It’s my favorite detail from Matthew’s account of the resurrection. The angel rolled the stone back and sat on it. I picture him dangling his legs, giggling over the surprise he gets to share with the women. It’s a picture of playfulness, of joy and of confidence. The angel perched on the stone that had represented death, sorrow and finality. What does it represent now? Total victory! Jesus has conquered death, nothing can contain him, he is out and free and fully in charge.

The joy of Easter is not dampened by the events of today. Rather the reverse. Even as we are surrounded by threats of disease and death we do not lose heart. We know how this story ends. It ends with life, resurrection, eternal joy with our creator in heaven. It is that knowledge that allows us to persevere in the hard work of serving our neighbor during this time. We can persevere and not lose heart because we know the tomb is empty. We remember the angel dangling his legs over the rolled away stone. We may not be happy now, but our hearts are full of hope that comes from the joy of Easter.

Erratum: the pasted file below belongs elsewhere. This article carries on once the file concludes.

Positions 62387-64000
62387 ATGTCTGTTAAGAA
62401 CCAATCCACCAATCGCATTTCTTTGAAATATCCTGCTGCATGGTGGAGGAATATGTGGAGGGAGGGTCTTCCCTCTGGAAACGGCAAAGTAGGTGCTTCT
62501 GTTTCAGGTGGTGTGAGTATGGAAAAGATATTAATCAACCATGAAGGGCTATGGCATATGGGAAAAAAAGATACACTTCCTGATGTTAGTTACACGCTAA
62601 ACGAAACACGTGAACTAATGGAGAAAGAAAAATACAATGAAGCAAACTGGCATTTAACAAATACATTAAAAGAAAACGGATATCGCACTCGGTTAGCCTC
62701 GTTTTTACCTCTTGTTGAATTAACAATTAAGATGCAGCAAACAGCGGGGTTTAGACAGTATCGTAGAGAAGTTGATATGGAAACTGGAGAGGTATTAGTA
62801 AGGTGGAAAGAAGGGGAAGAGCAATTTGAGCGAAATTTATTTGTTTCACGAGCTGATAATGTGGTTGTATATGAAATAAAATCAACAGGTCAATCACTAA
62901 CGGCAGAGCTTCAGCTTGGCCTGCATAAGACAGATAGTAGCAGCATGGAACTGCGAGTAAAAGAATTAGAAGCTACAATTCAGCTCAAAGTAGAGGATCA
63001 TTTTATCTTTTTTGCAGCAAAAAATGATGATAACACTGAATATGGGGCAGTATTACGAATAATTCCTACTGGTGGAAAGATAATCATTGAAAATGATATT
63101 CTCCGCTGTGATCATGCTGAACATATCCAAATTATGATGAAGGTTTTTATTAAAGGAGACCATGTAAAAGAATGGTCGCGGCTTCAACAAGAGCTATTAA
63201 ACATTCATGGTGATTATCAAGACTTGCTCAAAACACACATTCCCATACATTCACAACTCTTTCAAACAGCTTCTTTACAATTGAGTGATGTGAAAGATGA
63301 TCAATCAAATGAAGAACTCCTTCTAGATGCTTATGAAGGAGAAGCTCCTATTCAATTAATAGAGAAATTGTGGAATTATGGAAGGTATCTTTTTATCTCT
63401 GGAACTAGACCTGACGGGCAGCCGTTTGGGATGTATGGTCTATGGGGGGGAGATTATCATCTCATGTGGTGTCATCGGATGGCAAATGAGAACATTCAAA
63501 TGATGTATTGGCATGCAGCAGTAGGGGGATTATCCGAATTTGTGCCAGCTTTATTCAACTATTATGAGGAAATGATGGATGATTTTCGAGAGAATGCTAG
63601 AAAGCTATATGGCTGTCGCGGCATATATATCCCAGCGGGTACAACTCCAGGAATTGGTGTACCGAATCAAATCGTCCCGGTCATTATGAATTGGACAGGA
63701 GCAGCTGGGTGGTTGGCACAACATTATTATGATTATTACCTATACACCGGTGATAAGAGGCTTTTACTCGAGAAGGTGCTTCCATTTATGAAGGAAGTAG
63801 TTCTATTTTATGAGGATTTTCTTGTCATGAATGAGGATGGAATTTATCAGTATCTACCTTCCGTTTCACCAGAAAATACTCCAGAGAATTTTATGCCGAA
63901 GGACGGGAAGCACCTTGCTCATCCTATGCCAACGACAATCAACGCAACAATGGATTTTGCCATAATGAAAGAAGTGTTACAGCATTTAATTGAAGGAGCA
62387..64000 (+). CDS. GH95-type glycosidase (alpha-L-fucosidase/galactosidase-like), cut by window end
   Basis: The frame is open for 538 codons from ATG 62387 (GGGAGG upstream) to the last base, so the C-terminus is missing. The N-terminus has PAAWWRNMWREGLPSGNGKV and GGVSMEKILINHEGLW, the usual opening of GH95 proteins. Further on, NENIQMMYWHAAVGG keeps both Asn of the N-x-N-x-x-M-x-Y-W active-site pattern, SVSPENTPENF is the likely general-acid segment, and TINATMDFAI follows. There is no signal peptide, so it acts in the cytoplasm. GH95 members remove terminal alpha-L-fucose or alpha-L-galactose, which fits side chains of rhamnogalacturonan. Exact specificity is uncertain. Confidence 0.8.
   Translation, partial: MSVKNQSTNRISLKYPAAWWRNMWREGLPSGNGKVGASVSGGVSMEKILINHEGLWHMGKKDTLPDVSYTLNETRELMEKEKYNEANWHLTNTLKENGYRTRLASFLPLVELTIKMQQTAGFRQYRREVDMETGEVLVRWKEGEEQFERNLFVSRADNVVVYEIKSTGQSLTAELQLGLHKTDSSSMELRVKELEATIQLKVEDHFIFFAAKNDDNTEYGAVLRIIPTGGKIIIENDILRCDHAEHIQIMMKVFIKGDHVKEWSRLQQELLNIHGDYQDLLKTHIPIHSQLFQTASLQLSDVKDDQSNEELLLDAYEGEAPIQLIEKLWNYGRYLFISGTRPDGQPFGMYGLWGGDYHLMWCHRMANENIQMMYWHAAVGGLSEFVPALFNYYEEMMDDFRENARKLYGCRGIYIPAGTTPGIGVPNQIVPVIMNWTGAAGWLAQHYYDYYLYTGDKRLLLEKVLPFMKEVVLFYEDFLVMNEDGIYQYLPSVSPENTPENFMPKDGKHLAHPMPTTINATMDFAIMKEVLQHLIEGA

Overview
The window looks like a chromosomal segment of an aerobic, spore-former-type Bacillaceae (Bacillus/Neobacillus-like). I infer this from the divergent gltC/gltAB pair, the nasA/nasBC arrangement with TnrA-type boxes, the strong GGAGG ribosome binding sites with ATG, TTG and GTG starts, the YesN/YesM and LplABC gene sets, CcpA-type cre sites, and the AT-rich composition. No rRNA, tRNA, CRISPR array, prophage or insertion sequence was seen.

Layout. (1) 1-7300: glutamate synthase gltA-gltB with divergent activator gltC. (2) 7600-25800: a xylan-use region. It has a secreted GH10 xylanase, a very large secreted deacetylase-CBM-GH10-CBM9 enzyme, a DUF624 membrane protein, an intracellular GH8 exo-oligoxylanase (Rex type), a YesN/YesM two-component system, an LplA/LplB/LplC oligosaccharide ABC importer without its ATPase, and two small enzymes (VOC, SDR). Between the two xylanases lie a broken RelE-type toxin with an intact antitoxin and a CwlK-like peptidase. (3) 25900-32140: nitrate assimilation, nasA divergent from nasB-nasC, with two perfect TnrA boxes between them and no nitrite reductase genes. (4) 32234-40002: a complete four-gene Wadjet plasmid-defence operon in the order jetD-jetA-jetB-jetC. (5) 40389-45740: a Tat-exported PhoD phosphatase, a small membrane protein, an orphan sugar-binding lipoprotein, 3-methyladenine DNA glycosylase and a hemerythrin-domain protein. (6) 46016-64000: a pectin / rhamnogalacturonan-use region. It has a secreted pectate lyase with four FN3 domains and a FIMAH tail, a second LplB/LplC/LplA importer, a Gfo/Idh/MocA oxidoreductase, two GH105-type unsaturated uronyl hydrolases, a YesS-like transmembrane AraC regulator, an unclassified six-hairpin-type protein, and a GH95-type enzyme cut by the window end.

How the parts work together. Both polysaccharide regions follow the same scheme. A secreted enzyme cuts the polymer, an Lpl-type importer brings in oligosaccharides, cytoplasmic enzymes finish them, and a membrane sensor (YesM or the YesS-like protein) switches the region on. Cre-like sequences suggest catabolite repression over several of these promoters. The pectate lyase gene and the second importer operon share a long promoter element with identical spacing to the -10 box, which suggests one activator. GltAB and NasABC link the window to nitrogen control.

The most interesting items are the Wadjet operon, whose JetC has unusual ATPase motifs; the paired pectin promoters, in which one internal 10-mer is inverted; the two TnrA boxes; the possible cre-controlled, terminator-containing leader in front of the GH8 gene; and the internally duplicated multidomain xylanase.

-Pastor Travis